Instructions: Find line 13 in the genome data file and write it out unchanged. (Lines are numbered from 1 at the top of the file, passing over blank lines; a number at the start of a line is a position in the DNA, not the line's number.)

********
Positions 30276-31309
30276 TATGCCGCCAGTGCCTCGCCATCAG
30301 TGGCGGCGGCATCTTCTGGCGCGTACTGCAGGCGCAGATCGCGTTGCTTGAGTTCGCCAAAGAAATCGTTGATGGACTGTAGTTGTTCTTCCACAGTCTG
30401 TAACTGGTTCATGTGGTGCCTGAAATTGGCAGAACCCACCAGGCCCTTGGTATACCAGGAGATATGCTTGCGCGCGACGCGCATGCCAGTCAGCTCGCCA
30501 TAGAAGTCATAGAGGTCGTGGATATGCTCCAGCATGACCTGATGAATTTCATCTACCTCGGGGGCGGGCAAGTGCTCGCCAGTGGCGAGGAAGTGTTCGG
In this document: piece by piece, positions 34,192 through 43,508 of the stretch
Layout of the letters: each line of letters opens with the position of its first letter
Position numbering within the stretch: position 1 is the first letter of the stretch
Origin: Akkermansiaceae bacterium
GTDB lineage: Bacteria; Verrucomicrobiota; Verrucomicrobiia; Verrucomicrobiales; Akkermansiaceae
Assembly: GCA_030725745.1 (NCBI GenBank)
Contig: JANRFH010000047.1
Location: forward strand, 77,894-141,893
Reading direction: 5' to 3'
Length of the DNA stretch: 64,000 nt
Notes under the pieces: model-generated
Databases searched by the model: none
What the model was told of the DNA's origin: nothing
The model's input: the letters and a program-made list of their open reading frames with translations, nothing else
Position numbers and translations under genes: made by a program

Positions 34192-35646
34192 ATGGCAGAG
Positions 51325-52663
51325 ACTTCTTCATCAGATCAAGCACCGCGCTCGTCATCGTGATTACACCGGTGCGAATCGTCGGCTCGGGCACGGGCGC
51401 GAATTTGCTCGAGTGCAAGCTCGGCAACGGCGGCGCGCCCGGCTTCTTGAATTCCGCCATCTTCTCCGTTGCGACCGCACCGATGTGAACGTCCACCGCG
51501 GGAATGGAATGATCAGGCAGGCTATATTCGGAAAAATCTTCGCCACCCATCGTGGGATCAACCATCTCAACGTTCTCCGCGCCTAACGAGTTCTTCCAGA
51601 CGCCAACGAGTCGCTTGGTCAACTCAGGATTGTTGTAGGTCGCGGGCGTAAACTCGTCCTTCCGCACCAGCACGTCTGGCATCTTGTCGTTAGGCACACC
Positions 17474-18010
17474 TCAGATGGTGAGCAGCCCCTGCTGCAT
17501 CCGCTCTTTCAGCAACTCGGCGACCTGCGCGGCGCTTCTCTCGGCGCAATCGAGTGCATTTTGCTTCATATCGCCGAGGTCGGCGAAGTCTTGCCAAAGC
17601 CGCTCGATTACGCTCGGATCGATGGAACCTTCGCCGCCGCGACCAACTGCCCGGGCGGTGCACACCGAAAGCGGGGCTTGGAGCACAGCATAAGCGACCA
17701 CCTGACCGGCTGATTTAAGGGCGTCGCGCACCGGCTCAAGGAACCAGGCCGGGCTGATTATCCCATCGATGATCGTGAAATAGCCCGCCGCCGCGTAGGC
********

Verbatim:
Location: forward strand, 77,894-141,893